I am not one for quotes and ‘Facebook philosophy’ memes but recently, I was reminded of my favourite quote on a certain social media platform:
“The only true wisdom is in knowing you know nothing.” – Socrates
The pursuit of education can convert a criminal into a solicitor; it can envelop minds and have a plethora of beneﬁts. Dietary education can change the shape of a person, and knowledge of the science that deﬁnes our time on earth can culminate with a robot on Mars. There is no debating it, learning is good for us!
But what can it do for security?
With my time assessing social engineering vulnerabilities, the ‘game of knowledge’ crops up time and time again. In almost every scam there is this game – it’s about the only thing consistent between the different formats of social engineering attacks.
A common attack in the wild that is a good example of this, is the telephone hijack. An attacker calls a landline number and explains they are calling from the telephone company and requires payment to avoid the immediate disconnection of the line.
For proof, they offer you the chance to validate their authority and power by asking you to replace the handset and check for yourself. Leaving the call open, when the mark replaces the handset and checks for a dial tone, there is only silence. The phone rings when replaced again and the attackers collects payment details or information in the second half of the call.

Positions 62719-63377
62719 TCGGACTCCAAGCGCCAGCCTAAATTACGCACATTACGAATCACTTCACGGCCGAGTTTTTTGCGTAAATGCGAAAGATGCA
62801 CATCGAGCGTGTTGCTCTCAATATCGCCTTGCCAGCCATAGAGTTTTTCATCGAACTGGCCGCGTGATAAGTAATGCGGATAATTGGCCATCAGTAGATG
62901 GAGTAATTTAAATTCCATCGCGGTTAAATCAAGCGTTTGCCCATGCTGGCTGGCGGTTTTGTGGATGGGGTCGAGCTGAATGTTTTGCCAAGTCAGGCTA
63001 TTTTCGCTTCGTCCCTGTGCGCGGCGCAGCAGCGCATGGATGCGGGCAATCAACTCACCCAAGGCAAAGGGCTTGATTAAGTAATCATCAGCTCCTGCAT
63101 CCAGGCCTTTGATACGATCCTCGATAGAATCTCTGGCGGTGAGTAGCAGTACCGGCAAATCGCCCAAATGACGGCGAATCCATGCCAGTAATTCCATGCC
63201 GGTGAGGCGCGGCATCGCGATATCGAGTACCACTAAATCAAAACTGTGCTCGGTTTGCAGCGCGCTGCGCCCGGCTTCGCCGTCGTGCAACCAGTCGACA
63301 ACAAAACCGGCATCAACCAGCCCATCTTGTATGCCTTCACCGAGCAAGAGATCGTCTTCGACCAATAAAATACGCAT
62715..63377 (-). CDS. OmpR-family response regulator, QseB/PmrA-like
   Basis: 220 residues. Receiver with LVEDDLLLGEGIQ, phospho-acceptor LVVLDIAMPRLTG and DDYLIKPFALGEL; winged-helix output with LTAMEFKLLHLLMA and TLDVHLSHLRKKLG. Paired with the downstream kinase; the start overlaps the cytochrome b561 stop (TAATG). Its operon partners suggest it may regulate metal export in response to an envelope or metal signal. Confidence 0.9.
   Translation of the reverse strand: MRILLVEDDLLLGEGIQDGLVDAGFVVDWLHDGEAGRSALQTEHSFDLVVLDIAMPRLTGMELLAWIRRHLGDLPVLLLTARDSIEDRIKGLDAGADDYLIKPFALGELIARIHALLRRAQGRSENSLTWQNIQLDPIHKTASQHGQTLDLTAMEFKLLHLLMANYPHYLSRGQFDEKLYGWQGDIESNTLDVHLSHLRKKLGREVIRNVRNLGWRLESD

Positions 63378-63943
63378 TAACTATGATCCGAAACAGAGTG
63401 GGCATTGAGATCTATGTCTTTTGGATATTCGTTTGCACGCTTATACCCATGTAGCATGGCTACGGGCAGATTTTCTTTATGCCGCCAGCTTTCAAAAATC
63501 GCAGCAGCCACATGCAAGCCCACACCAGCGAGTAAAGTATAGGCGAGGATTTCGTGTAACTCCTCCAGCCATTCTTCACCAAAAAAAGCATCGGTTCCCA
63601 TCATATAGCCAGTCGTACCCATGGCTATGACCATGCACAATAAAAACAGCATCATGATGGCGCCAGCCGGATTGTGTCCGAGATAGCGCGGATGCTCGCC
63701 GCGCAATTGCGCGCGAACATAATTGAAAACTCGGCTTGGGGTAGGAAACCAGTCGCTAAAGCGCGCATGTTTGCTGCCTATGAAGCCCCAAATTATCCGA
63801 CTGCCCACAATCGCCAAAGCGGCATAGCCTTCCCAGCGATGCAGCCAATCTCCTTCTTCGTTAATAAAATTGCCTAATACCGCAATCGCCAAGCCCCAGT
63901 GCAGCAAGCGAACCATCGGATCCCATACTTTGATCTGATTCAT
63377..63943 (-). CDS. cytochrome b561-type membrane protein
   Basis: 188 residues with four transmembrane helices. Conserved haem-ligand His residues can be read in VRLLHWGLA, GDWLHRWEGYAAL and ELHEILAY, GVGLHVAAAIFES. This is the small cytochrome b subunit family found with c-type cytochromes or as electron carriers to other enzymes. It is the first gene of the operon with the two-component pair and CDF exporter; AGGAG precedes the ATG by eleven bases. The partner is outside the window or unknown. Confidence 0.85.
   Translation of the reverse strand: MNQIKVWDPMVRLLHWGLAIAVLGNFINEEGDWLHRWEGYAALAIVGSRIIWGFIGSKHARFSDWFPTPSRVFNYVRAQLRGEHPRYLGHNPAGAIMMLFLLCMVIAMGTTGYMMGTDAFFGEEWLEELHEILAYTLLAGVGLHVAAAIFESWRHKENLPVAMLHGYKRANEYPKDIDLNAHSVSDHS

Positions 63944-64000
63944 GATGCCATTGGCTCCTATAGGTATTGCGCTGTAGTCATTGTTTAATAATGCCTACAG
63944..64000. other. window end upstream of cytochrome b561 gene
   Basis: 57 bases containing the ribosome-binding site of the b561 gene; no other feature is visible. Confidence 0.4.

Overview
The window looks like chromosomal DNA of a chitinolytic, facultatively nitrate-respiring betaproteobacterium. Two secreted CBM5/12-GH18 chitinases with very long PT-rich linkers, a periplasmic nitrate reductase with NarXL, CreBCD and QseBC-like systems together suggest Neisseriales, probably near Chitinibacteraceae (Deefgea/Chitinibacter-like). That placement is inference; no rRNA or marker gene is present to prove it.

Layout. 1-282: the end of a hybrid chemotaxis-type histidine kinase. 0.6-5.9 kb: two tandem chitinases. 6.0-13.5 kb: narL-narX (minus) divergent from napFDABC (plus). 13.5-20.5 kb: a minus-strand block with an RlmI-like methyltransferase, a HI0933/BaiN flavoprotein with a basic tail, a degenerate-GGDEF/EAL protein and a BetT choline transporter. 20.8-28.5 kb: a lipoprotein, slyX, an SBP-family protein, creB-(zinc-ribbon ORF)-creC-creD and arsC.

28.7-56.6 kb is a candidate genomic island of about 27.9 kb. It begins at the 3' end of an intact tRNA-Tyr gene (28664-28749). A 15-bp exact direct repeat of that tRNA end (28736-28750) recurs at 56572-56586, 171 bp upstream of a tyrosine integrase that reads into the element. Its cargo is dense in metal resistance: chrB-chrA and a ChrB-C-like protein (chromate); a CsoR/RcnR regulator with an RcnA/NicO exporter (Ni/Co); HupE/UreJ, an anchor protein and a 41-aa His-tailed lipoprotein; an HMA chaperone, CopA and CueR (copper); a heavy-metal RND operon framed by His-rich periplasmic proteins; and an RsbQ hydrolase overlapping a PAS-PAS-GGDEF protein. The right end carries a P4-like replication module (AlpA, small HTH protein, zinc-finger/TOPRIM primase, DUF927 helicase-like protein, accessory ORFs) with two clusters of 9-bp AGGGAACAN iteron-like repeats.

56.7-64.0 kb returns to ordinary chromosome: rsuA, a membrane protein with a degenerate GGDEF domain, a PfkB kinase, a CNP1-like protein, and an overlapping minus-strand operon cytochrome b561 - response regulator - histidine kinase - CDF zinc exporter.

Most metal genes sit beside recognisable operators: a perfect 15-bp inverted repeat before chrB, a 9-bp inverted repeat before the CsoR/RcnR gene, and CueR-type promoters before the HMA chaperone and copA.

The basic knowledge of how a phone works would have avoided this mishap, but is it unpractical to teach 10,000 staff the basics of the plain old telephone service (POTS)?
And if you did – what next? How to validate SSL certiﬁcates? Checking the MD5 value of ﬁnancial spreadsheets? RFID shielding? The list is endless.
At this point, a lot of companies ﬂutter and panic. For the corporate giants, they are concerned about protecting this ‘vessel’ that ensures shareholders receive dividends and employees get wages. I personally am motivated by securing the staff and customers of these organisations.
Any worthwhile social engineering assignment will highlight a need for training and education based on the actions of staff but in my experience, the impact in security comes from the higher-ups. These people have to really be brave in their next board meeting and stand up and say, “I don’t know, but I want to learn.”
It’s only by looking at a company’s weaknesses that you can start to strengthen it – with the ever-evolving game of knowledge, you can secure your organisation. Security cultures must be changed and we (as an industry) have to stop thinking we know every last piece of the puzzle. I know I don’t! But I am always willing to learn more.
About the Author: Richard De Vere has worked with a wide range of organisations at risk of attack. These include banks and other ﬁnancial services organisations, multinationals and football clubs. He is the founder of The Antisocial Engineer Ltd.
Editor’s Note: The opinions expressed in this and other guest author articles are solely those of the contributor, and do not necessarily reflect those of Tripwire, Inc.
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